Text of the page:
Looks like I need to buy a new fuel tank for my '68 XR-7. WCCC has a premium and a Stainless steel version I am eyeing. Need someone to talk me off the cliff from buying the Stainless steel version. Is it worth the extra $200 investment or is it just “ooohhh look shiny!?!” :think:

I think if you are garaging the car and not driving in salt and snow it’s not really needed.

You’re not alone. I too need to replace my tank also and have been wondering the same. What are the pros and cons of the steel versus stainless steel tank?

In my case, I know the car will only be driven during Summer months and sitting the remaining 8-9 months of the year in storage. My assumption (anyone, feel free to correct me) is that I wont get rust forming in the tank with stainless, and this could also be a bonus for protecting the FSU and filter screen. On the other side, you can buy 2 standard tanks, or three of the cheapos, for the cost of one stainless. I’m leaning towards stainless as I don’t want to go through replacing the tank again. (I also plan on developing a yearly winterizing process that includes draining the tank.)

The very best thing to do is to drain the tank and run the carb dry for storage. The problem is more about acid formed by water absorbed by methanol and sulfur in the gas.

So whichever tank you get make sure it has a drain plug on it…

I think the stainless tank is a false sense of security blanket and not worth the extra expense. The upside is that if the gas goes bad in your tank ( it will!) then you won’t have to buy a new tank, just have to drain the gas, dispose of it, and have the tank cleaned.

With the standard tank chances are there would be rust pits in the tank that might merit replacement of the tank.

With either tank, if the gas goes bad in the tank that same gas is also bad in the rest of the fuel system. This can be a really expensive problem when rebuilding the fuel pump, carburetor and replacing fuel lines each time it happens.

Better off either using race gas or Avgas or draining the tank if the car is likely to be dormant for 30 days or more.

Royce, any real world experience with or thoughts on additives that aim to reduce these problems and extend the shelf life of pump gas?

So, I opted for the Stainless steel version.

I agree that it may be an emotional investment and not an actual upgrade.

Since I plan on giving this car to my kid down the line, I wanted to ensure they have the best possible condition and options invested.

Additionally, I am investing so much in the premium version of everything to restore the car that I though it dumb to start counting pennies now.

The convo on this thread is much appreciated though. I love hearing your advice. Even if I go a different direction.

My experience is that none of the octane boosters or gasoline additives have any effect whatsoever. Other than draining your wallet.

I have to disagree with you on that one Royce. (And I hate to, because you do give some very good advice!)
I have used Stabil in my lawnmowers and generator for several years. With Stabil I can not crank one up for well over 8 months and pull on the start cord once…maybe twice and it cranks right up. When I didn’t use it, I would have to open up the carb and clean it out in order to get it to run.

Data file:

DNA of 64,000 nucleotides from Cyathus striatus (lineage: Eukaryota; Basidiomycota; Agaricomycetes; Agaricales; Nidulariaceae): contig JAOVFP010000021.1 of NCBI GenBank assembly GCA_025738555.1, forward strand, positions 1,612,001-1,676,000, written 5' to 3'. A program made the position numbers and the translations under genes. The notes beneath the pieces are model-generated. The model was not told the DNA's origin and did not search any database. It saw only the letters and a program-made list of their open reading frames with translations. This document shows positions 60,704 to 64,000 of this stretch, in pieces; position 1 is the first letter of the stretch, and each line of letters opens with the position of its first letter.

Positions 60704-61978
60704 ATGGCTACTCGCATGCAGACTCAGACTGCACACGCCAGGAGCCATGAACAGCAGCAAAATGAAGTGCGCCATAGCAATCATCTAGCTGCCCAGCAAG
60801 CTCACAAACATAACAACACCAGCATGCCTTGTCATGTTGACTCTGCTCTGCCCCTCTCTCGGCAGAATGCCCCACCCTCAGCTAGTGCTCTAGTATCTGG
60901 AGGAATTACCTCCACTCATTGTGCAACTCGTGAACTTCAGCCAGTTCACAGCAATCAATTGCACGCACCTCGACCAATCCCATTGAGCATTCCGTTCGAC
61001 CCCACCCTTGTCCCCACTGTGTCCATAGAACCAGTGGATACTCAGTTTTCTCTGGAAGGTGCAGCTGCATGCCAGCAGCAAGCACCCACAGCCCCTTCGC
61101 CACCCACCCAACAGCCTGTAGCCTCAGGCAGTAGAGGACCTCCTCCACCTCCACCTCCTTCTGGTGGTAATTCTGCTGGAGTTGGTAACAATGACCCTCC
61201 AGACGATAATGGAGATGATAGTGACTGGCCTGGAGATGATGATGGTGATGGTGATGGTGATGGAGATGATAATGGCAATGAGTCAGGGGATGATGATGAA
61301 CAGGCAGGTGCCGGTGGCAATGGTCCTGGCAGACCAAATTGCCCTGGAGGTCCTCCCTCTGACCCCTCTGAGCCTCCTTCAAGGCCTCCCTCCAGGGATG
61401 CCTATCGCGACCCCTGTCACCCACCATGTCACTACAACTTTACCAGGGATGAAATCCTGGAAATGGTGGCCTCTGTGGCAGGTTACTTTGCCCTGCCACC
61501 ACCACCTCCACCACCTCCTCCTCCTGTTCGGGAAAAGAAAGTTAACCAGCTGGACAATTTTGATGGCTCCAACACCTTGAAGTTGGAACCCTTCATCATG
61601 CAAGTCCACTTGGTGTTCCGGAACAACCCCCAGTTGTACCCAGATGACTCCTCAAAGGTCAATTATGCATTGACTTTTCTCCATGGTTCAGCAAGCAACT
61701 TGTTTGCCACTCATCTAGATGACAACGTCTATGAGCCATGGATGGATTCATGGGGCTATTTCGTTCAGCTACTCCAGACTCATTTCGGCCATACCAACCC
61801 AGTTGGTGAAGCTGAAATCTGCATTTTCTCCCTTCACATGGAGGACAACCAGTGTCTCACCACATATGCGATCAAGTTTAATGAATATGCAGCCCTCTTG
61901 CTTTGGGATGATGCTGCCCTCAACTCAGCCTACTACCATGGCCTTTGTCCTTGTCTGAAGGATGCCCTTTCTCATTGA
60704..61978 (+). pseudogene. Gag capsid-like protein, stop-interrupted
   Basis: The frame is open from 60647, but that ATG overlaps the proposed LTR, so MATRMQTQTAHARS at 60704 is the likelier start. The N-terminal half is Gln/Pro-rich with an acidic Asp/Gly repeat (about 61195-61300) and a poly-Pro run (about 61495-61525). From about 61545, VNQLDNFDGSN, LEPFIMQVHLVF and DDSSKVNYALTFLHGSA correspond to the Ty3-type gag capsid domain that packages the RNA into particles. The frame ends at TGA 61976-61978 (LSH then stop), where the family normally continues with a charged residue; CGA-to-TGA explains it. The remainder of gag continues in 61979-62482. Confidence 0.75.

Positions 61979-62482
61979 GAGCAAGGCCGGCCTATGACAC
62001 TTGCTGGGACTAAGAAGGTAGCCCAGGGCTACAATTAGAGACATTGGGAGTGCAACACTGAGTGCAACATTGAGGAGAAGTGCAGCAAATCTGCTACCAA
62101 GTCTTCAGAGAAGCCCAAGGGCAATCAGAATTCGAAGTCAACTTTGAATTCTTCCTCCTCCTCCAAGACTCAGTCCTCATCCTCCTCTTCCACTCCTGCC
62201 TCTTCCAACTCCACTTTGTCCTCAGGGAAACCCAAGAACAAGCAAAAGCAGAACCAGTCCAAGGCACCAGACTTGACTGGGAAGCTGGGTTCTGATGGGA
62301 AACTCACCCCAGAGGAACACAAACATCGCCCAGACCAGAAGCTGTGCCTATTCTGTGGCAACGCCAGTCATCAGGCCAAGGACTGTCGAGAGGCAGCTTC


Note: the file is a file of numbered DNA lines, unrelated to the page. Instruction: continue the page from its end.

Because of that experience, I also use it in my Cougar…especially with ethanol. She can sit for weeks and start /run with no issues.

That all being said, I do use a lot more than the directions say to use…like almost double.

Just my personal experience.

Turbo 108 octane booster,the cheapest Auto Zone has and it works fine.
My '96 Ford Ranger.I’m the original owner @ 367,000 miles.Engine’s never been apart and runs great(I take care of things).I think the original comp ratio’s 9:1? Well ,with all that carbon build up I’ve probably got 11 1/2 :1 and the PCM wasn’t designed to retard against that. Summer time temps @ 100-110 and climbing out of the San Joaquin valley floor w/the booster it doesn’t ping if pour enough in the tank.

In the late 1990’s I worked for a collector who had a collection of around 30 antique cars. For the previous 15 years most of my work for this fellow was rebuilding carburetors and fuel systems as gas went bad. I was on a first name basis at the local Redi Strip where I would take gas tanks for cleaning. We had an account and were billed monthly. Fred drove each of his cars maybe once or twice a year, usually 5 - 10 miles at the most.

Stabil didn’t have any effect when used as directed. All the gas went bad in every tank just like it did without Stabil. We found the most effective way to have each of his cars ready for the next drive was to remove the battery and place it on a trickle charge. We would drain the fuel and use it in his modern vehicles. As soon as we started this policy I had a lot less to do.

Heck ya, draining all the fuel including from carb is the absolute best way to keep the system from getting sludged up or having corrosion. Totally agree with that. I drive mine too much to go to those lengths, and too lazy to do it to the generator and lawnmower.

I am a firm believer in SeaFoam motor treatment. A fantastic all-around engine additive. I use it in every internal combustion engine i own.

Invented in the 30’s and trademarked in 1942.